Apathy can be a good thing

"Apathy is the worst"

Right now you don't know where things are going. This is precisely what makes our time so susceptible to what is commonly referred to as “populism”. “There is a feeling of existential insecurity,” states Prantl. The belief that democracy and the rule of law are constantly evolving is beginning to crumble, because people like Viktor Orbán, Donald Trump, Marine Le Pen or Recep Tayyip Erdogan "sucked" away basic certainties. "The world is becoming bottomless, the feeling is spreading, of being exposed to a pull of foreign control," says the editorialist of the Süddeutsche Zeitung: "I can feel this basic attitude in my editorial team."

Wanting to change something seems like a hopeless attempt. It is precisely this rampant apathy that is “more dangerous” for Prantl than populist extremism. You shouldn't allow yourself to be intimidated, you shouldn't give up. "That is the very worst attitude," emphasized Prantl to applause in the packed event room of the Kolping Academy. All Christians, but also the institution of the church as such, are called upon to be “populist”, in other words in such a way that even ordinary people understand how to stand up for democracy and human rights. Far too little is happening here, denounced the Kolping member: "The church terribly messes up the opportunities it has."

Prantl himself does not feel trodden on when someone calls him a "populist". The term is by no means offensive in its personal interpretation. To speak in a populist way means to advertise a good cause in a striking way. "I am also a populist, namely a populist European, a populist democrat and a populist rule of law," said the lawyer, who in 2017 published the book "Instructions for Use for Populists". As a populist, however, he tries not to stir up any fears or prejudices: "I do not believe, for example, that the world economy is being directed by secret powers."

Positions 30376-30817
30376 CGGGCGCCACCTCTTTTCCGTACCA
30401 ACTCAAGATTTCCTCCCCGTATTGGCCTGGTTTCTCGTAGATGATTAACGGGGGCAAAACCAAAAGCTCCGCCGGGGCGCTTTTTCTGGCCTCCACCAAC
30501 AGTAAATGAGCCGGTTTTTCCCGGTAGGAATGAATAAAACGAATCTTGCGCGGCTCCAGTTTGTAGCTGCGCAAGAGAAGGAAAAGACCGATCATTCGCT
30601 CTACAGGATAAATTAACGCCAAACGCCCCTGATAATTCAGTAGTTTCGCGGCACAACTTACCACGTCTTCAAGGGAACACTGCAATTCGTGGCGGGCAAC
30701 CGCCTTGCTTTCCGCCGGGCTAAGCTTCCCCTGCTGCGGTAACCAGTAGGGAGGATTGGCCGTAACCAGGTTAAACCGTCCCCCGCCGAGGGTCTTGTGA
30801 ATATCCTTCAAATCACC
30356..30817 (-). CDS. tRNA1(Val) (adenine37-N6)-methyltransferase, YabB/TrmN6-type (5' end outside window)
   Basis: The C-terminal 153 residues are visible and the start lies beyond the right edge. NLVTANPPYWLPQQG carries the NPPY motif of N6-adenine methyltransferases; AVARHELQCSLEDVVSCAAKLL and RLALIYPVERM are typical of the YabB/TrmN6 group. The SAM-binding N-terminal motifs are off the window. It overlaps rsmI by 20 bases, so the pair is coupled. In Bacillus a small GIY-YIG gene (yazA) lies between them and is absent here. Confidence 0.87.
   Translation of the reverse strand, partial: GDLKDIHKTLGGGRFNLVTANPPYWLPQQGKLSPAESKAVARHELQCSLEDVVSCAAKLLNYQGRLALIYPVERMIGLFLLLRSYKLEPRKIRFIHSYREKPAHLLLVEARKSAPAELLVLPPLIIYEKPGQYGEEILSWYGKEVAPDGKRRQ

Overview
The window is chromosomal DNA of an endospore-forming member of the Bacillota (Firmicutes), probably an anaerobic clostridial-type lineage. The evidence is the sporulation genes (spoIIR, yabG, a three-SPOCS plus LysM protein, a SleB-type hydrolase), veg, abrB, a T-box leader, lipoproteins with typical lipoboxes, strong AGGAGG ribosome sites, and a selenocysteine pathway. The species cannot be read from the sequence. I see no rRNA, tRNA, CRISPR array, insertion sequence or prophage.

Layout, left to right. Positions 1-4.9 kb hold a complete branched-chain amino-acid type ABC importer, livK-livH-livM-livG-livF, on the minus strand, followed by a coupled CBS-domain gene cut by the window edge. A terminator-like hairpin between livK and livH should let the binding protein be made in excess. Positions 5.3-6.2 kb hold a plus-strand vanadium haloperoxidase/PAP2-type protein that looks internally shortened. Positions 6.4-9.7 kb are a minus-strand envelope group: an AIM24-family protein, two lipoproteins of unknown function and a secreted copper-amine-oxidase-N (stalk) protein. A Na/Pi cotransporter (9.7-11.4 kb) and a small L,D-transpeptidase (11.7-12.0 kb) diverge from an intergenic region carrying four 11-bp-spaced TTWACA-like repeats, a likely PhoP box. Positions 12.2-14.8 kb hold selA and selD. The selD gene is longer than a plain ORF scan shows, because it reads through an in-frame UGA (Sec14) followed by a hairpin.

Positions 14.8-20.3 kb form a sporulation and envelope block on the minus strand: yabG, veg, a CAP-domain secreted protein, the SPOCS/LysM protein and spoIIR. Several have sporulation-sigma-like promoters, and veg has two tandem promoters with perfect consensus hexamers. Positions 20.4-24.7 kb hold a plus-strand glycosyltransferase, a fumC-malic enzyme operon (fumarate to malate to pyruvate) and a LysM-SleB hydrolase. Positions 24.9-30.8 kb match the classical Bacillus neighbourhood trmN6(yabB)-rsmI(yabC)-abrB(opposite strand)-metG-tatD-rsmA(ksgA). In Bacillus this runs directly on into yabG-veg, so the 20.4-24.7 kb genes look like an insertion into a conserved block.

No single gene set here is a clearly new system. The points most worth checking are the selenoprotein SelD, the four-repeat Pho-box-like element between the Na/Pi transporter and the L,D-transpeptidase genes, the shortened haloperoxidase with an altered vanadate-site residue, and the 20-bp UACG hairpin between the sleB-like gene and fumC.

In order to spread their own values, populist democrats need “passion”: “We must not leave emotions to the extremists.” Democratic populists with charisma appealed to hearts and minds: “And not to low instincts.” Trump & Co., on the other hand, deceived passion and Charisma merely: "They are not charismatic, but smack comedians with the ability to lie in such a way that the audience stays the spit." Prantl condemns the "media dance" about breaking taboos by Donald Trump: "Journalism must not be allowed by populist extremists give too much attention. "

According to Prantl, resentment against people who cannot keep up in society is playing into the cards of anti-democratic extremists. "Hartz IV recipients, for example, do not have the same level of sympathy as they were shown to refugees in 2015, their desire for solidarity has not been met by society for years," said the opinion journalist. Few of those affected are to blame for their social misery. People who today have the fate of "long-term unemployment" were often born disadvantaged: "The welfare state has the task of ensuring that these people receive not only formal, but real opportunities."

Heribert Prantl sees the fact that some have to scrape together their last money and others swim in wealth as fatal for social cohesion. "That is why I have always promoted a wealth tax," he said during the discussion moderated by Sabine Schiedermair (KAB). In this context, the journalist was critical of food shops: "On the one hand these are wonderful facilities, on the other hand it's just terrible that there have to be food banks in our country." Food shops are the hallmark of something completely in Germany and not true at all.

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Family Federation of Catholics
Catholic labor movement
Catholic German Women's Association
Catholic rural people movement
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Diocesan office for mission, development, peace
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